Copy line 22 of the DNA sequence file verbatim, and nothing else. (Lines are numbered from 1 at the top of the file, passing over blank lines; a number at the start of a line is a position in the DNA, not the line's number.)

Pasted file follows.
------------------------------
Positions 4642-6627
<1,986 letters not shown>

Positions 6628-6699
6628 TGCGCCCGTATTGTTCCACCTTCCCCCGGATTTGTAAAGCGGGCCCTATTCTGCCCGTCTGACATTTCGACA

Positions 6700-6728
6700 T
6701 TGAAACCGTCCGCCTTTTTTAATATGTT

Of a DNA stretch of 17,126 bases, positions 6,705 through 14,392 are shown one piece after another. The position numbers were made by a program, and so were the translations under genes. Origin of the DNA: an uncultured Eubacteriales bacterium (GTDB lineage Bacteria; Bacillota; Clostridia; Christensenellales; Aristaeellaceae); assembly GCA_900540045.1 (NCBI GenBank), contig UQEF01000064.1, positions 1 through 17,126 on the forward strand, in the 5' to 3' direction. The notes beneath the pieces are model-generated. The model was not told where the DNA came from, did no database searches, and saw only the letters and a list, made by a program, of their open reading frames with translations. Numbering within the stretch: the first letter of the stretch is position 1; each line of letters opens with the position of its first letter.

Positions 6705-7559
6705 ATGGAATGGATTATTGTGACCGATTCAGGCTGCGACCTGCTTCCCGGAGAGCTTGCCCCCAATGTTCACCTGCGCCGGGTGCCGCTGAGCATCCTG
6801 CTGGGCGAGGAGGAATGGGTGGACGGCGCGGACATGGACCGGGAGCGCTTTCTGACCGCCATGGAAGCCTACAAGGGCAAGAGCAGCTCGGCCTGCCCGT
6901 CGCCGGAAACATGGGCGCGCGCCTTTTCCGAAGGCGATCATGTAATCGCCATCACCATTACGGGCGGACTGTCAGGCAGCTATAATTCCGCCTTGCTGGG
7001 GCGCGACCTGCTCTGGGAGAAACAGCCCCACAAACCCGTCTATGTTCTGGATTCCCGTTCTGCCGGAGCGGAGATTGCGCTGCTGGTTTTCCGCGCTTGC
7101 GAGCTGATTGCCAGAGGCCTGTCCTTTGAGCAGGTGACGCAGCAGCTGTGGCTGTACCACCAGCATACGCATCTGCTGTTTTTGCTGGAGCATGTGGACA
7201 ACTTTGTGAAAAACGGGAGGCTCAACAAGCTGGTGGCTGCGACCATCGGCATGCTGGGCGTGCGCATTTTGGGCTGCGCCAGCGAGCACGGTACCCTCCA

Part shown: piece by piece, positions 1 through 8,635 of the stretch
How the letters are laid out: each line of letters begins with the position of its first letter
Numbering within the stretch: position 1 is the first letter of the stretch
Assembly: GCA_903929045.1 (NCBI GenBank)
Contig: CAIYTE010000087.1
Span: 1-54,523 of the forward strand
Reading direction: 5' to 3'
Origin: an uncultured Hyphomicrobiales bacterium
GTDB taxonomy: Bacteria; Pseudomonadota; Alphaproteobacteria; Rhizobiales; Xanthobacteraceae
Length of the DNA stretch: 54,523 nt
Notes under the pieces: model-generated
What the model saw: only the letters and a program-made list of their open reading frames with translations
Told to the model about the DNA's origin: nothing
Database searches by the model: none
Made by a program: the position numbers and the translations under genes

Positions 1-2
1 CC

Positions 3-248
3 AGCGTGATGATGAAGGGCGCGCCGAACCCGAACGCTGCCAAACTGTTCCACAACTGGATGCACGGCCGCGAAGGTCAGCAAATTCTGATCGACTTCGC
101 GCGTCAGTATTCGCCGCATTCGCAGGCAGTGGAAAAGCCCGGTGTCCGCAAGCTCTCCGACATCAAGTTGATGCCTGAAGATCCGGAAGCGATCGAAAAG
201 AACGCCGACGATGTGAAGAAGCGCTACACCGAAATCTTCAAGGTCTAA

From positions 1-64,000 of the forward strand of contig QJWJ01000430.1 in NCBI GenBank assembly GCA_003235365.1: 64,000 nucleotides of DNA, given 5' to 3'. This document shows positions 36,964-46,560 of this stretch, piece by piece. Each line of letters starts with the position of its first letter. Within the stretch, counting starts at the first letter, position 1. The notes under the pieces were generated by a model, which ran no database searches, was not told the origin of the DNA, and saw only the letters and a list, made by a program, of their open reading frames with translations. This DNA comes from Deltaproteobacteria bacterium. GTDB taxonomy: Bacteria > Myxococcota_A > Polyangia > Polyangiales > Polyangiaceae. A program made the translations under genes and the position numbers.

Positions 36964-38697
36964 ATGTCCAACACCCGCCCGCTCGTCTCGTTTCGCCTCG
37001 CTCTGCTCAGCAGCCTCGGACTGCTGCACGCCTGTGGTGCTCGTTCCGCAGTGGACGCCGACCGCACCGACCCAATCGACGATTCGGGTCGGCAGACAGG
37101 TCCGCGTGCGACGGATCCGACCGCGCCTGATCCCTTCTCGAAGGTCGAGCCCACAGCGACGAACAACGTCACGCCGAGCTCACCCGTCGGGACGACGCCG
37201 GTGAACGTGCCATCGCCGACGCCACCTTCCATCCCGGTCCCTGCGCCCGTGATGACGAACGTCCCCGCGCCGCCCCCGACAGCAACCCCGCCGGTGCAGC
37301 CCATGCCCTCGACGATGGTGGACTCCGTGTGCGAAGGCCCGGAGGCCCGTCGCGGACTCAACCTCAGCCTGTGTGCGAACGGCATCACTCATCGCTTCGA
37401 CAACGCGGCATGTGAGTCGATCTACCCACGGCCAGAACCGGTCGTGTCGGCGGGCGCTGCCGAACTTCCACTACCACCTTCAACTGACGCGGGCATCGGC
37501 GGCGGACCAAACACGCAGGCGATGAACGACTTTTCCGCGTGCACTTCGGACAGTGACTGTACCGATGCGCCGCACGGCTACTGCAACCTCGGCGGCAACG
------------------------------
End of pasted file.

Reading direction: 5' to 3'